If you’re part of the 30 percent of adults who struggle with insomnia, it’s important to know that you have other options besides taking prescription sleeping pills . These drugs come with a number of unpleasant side effects such as amnesia, sleepwalking, and increased risk of falls, which is especially dangerous for seniors and people who have mobility issues .
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Some sleep issues can’t be easily addressed and no amount of subtle herbal remedies are going to turn things around. Nonetheless, we recommend at least trying some of the safe and natural ways to address your issues before resorting to pharmaceuticals or expensive solutions. For example, try melatonin before you try a prescription medication and try a new pillow before you try a new mattress. Below are some of the easiest approaches to try before considering more involved steps.
The body naturally produces melatonin, which is a hormone that tells your brain it’s time to go to sleep. Your melatonin levels naturally fall in the morning to help you feel alert as you start your day and rise in the evening to help you wind down.
The problem, though, is that it’s easy for our body’s cycle of melatonin production to get thrown off, especially since we have access to so many devices (TVs, computers, and even regular electric lights) that keep us wired and trick our bodies into thinking it’s daytime even after the sun has gone down.
People who travel frequently and experience jet lag are also more prone to having their melatonin cycle disrupted.
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Taking a melatonin supplement can be helpful in regulating this cycle and improving your sleep quantity and quality. Talk to your doctor about this option. Research shows that melatonin supplements decrease the amount of time it takes people to fall asleep and increase the amount of time they actually spend sleeping  .
Many people struggle to fall asleep at night because their mind keeps racing. Whether you’re thinking about all the things you have to do tomorrow or are recapping your day, all these thoughts tend to keep you tense and alert, two things you don’t want to be when it’s time to go to bed.
To help calm your mind and body, try doing a progressive muscle relaxation exercise. This exercise helps people who are feeling anxious or stressed let go of the things that are keeping them awake to get better sleep. It’s been proven to be especially beneficial in helping cancer patients feel less fatigued and get a higher quality of sleep while undergoing treatment .
All you have to do is consciously flex or tense your muscles, then consciously relax them. You can start with any muscle group in the body, but most people either start from the head and work their way down, or start with the feet and work their way up. Don’t overthink it too much — all that matters is that you start somewhere. Remember, the point of this exercise is just to help you let go of any tension that you may not have even realized you had.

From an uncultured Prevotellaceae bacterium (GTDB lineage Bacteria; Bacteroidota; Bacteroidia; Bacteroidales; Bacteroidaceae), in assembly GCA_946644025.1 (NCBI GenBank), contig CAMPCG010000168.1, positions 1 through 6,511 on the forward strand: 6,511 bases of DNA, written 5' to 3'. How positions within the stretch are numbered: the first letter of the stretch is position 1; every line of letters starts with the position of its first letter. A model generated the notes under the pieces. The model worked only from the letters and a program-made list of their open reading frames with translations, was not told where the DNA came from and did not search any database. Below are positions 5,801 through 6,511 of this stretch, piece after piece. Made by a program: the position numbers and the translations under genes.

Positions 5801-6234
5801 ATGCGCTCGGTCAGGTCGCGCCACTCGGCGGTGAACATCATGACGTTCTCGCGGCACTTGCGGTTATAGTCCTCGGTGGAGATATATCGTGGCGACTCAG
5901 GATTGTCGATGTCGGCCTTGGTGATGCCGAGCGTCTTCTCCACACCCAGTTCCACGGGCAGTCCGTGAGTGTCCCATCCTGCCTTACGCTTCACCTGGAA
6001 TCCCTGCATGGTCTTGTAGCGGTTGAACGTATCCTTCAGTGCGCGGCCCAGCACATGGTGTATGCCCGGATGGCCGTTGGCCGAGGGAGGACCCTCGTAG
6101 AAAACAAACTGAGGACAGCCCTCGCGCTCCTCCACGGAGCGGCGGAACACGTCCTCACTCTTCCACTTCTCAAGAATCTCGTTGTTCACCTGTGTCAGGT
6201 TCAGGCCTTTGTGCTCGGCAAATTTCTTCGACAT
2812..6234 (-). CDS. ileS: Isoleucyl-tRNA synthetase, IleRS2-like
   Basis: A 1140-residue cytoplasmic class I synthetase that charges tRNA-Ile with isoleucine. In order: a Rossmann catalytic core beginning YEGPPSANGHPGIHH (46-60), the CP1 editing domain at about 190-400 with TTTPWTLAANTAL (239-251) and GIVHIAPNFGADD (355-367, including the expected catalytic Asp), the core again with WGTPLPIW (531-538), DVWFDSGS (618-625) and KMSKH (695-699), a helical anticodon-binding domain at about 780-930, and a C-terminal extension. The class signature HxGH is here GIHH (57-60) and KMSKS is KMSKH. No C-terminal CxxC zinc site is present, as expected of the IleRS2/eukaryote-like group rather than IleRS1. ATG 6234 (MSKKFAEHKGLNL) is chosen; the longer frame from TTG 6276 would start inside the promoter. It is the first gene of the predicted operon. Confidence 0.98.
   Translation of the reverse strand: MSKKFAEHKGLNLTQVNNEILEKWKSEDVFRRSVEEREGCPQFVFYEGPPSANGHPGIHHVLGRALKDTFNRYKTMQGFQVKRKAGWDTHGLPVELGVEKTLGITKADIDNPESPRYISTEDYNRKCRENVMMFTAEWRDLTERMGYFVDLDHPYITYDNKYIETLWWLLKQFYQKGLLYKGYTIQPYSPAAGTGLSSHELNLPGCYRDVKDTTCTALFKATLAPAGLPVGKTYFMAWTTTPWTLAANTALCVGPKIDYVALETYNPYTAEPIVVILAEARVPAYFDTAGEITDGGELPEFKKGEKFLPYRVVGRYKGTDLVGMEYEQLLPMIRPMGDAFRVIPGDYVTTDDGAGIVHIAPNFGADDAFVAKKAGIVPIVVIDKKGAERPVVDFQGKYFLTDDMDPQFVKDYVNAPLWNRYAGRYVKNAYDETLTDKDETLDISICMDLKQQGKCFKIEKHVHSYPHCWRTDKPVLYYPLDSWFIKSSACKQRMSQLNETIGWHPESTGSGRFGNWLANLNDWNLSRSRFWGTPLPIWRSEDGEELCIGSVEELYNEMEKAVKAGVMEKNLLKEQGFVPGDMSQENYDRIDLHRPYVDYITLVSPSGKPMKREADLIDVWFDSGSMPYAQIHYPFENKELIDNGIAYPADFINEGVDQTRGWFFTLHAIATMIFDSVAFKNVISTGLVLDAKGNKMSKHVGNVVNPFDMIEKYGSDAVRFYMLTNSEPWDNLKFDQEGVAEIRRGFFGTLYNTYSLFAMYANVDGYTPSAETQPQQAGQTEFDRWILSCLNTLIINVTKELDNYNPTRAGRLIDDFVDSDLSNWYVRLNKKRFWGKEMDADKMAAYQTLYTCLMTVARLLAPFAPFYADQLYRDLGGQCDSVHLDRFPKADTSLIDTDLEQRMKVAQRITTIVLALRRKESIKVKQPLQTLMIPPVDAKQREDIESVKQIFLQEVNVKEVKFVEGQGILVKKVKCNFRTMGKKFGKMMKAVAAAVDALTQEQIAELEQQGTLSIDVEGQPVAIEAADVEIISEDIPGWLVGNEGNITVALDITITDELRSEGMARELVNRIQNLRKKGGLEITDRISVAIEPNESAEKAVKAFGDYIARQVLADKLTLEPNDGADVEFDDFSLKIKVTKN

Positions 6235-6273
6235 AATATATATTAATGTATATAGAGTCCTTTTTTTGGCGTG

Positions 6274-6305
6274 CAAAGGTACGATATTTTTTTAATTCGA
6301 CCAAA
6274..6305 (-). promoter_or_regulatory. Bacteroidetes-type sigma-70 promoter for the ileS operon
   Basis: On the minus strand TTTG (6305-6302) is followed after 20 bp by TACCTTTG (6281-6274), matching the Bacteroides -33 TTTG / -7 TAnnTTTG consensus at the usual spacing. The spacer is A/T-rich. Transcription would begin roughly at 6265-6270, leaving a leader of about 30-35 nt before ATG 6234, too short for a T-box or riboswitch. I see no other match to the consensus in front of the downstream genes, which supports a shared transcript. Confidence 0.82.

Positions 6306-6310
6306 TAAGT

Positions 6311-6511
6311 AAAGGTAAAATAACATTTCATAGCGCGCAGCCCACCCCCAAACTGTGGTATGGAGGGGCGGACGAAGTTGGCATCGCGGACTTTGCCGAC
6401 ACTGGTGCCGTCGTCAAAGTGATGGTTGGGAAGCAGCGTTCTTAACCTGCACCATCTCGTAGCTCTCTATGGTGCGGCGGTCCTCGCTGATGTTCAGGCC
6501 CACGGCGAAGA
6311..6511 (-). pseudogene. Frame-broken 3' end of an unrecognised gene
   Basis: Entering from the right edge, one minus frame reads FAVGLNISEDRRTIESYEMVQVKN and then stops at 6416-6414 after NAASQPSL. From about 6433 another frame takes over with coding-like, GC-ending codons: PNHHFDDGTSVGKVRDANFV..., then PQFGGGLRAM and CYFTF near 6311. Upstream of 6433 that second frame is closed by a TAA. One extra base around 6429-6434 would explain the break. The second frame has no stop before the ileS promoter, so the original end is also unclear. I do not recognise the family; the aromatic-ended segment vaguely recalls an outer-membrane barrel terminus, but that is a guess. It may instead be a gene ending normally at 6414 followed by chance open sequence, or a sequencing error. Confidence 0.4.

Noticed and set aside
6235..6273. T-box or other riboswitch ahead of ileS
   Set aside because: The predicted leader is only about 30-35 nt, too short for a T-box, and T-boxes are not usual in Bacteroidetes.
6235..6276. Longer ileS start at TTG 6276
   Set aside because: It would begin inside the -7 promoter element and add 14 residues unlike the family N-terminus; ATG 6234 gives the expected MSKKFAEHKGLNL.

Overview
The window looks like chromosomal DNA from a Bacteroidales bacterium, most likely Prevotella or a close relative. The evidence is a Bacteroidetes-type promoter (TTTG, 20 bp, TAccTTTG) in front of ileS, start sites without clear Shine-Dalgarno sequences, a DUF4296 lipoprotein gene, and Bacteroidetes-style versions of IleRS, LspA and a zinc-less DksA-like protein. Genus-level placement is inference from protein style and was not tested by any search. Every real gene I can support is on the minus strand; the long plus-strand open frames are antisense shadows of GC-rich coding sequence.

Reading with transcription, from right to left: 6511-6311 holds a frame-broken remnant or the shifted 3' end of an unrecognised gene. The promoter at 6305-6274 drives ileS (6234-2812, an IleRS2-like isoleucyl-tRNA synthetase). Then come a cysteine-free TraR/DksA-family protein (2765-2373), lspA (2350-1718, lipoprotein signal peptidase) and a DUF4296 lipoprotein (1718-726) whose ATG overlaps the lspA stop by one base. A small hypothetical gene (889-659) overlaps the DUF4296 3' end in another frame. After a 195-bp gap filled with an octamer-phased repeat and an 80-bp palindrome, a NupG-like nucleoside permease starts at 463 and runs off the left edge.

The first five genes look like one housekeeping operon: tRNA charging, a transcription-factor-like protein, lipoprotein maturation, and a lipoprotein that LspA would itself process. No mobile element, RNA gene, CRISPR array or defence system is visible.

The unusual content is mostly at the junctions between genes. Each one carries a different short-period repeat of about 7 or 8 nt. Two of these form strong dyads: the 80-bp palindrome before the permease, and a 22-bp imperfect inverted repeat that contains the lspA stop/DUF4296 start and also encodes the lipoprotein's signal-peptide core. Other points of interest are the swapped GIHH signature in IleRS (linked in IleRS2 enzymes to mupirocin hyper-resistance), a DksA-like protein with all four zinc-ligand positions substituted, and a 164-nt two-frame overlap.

There are a number of medical conditions that can hinder your sleep quantity and quality. For example, people with sleep apnea often suffer from insomnia or wake up feeling fatigued because their sleep is so fragmented.
Digestive conditions can also interrupt your sleep, especially if you tend to lie flat on your back at night. For example, if you suffer from gastroesophageal reflux disease (GERD), you may find that your reflux and heartburn are worse at night.
If you deal with either of these conditions, you’re in luck. There are special pillows out there that can be used to combat sleep apnea and help fight digestive conditions.
A wedge pillow will keep your head slightly elevated as you sleep. This can help prevent the muscle relaxation that leads to snoring and mild sleep apnea. It also helps prevent reflux and heartburn since it’s harder for the contents of your stomach to come back up when your body is at an angle instead of lying flat.
If you’re getting tired of never getting a good night’s sleep, give one of these three natural remedies a try tonight. You won’t have to deal with any of the frustrating side effects that come with prescription sleep aids, but your body and mind will still thank you for finally helping them get the rest they need.
- U.S. Center for Disease Control. “Sleep and Sleep Disorders.” Centers for Disease Control and Prevention, 2 May 2017, www.cdc.gov/sleep/data_statistics.html.
- Fitzgerald, Timothy, and Jeffrey Vietri. “Residual Effects of Sleep Medications Are Commonly Reported and Associated with Impaired Patient-Reported Outcomes among Insomnia Patients in the United States.” Sleep Disorders, 9 December 2015, www.doi.org/10.1155/2015/607148.
- Ferracioli-Oda, E, et al. “Meta-Analysis: Melatonin for the Treatment of Primary Sleep Disorders.” PloS One., U.S. National Library of Medicine, 17 May 2013, www.ncbi.nlm.nih.gov/pubmed/23691095.
- Costello, Rebecca B et al. “The Effectiveness of Melatonin for Promoting Healthy Sleep: A Rapid Evidence Assessment of the Literature.” Nutrition Journal 13 2014, www.doi.org/10.1186/1475-2891-13-106.
- Song, Qing-Hua et al. “Relaxation Training during Chemotherapy for Breast Cancer Improves Mental Health and Lessens Adverse Events.” International Journal of Clinical and Experimental Medicine 6.10 (2013), www.ncbi.nlm.nih.gov/pmc/articles/PMC3832338.